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Diseases

Genetic and Rare Diseases Information Center (GARD)

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Myotonic dystrophy


Other Names for this Disease

  • Dystrophia myotonica
  • Myotonia atrophica
  • Myotonia dystrophica
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Symptoms

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What are the signs and symptoms of myotonic dystrophy?

Signs and symptoms of myotonic dystrophy often begin in a person's 20s or 30s, but they can begin at any age. Symptoms often include progressive muscle weakness and wasting (particularly in the legs, hands, neck and face); stiffness and tightness of the muscles; cataracts; and cardiac conduction defects (irregular electrical control of the heartbeat). Some affected men also have hormonal changes that may cause balding or infertility.[1][2]

The severity of symptoms can vary widely among affected people. The signs and symptoms of type 1 and type 2 overlap, but type 2 is generally more mild than type 1. People who are born with the condition have congenital myotonic dystrophy, which is a variation of type 1. Congenital myotonic dystophy causes weakness of all muscles, in addition to breathing problems, developmental delays and intellectual disabilities.[1][2]
Last updated: 3/12/2014

The Human Phenotype Ontology provides the following list of signs and symptoms for Myotonic dystrophy. If the information is available, the table below includes how often the symptom is seen in people with this condition. You can use the MedlinePlus Medical Dictionary to look up the definitions for these medical terms.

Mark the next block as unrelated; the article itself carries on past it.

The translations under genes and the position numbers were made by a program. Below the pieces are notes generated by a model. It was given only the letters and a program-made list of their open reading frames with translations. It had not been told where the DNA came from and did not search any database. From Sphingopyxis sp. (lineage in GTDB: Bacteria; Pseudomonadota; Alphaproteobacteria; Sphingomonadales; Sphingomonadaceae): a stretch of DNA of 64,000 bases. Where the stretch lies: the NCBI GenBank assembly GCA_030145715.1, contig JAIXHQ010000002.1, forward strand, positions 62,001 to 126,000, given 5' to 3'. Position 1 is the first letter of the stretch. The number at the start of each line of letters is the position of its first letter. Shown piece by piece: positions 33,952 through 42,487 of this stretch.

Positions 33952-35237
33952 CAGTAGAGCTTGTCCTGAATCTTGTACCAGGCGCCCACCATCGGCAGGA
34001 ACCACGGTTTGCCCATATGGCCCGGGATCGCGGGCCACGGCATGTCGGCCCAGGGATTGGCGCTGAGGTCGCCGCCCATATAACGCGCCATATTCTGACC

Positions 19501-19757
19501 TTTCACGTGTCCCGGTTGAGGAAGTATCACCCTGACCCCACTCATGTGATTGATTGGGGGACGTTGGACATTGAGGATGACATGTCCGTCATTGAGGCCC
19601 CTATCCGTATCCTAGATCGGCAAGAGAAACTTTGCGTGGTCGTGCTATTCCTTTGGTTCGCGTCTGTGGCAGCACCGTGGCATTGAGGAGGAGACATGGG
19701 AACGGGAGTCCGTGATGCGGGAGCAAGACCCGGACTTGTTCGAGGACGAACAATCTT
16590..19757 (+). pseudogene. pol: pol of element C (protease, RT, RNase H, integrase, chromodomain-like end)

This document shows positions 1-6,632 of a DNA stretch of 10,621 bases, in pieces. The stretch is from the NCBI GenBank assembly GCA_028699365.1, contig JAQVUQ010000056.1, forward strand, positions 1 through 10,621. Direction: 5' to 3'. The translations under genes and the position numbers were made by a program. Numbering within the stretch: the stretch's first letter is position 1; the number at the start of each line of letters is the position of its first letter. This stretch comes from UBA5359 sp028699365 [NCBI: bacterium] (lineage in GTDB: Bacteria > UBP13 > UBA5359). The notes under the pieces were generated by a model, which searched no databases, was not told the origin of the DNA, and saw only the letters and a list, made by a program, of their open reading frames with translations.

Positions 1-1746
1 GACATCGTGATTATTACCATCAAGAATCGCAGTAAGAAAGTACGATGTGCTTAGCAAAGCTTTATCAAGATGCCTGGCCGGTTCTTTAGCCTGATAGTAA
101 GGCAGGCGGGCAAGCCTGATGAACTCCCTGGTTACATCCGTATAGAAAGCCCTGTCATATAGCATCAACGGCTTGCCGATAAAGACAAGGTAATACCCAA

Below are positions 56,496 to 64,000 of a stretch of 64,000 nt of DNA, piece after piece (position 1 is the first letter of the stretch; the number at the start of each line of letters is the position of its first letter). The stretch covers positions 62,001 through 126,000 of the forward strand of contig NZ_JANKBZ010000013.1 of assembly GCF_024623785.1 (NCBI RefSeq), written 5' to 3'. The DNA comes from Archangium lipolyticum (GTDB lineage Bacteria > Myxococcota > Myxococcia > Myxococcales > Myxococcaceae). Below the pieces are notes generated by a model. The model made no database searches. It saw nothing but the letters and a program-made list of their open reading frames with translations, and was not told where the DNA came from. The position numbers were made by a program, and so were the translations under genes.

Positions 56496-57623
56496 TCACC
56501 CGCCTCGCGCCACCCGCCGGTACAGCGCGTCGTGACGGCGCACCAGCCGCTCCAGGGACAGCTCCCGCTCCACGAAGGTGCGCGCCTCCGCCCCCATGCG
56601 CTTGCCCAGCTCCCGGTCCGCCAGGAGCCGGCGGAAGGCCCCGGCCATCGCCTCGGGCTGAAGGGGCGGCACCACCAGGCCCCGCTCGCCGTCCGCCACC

Signs and Symptoms Approximate number of patients (when available)
Atrial flutter 4/11
Autosomal dominant inheritance -
Autosomal dominant inheritance -
Cataract -
Cerebral atrophy -
Cholelithiasis -
Decreased fetal movement -
Diabetes mellitus -
Dysphagia -
Elevated follicle stimulating hormone -
Elevated serum creatine phosphokinase -
Excessive daytime sleepiness -
Facial diplegia -
Feeding difficulties in infancy -
First degree atrioventricular block -
Frontal balding -
Frontal balding -
Hypogonadism -
Hypogonadism -
IgG deficiency -
IgM deficiency -
Insulin insensitivity -
Intellectual disability, progressive -
Intellectual disability, severe -
Iridescent posterior subcapsular cataract -
Muscle weakness -
Muscular hypotonia -
Myalgia -
Myotonia -
Myotonia -
Neck flexor weakness -
Obsessive-compulsive trait -
Oligospermia -
Palpitations -
Polyhydramnios -
Proximal muscle weakness -
Respiratory distress -
Tachycardia -
Testicular atrophy -
Type 2 muscle fiber atrophy -

Last updated: 11/3/2014

The Human Phenotype Ontology (HPO) has collected information on how often a sign or symptom occurs in a condition. Much of this information comes from Orphanet, a European rare disease database. The frequency of a sign or symptom is usually listed as a rough estimate of the percentage of patients who have that feature.

The frequency may also be listed as a fraction. The first number of the fraction is how many people had the symptom, and the second number is the total number of people who were examined in one study. For example, a frequency of 25/25 means that in a study of 25 people all patients were found to have that symptom. Because these frequencies are based on a specific study, the fractions may be different if another group of patients are examined.

Sometimes, no information on frequency is available. In these cases, the sign or symptom may be rare or common.


References
  1. Myotonic dystrophy. Genetics Home Reference. November, 2010; http://ghr.nlm.nih.gov/condition/myotonic-dystrophy. Accessed 3/12/2014.
  2. Learning About Myotonic Dystrophy. NHGRI. June 4, 2012; http://www.genome.gov/25521207. Accessed 3/12/2014.


Other Names for this Disease
  • Dystrophia myotonica
  • Myotonia atrophica
  • Myotonia dystrophica
See Disclaimer regarding information on this site. Some links on this page may take you to organizations outside of the National Institutes of Health.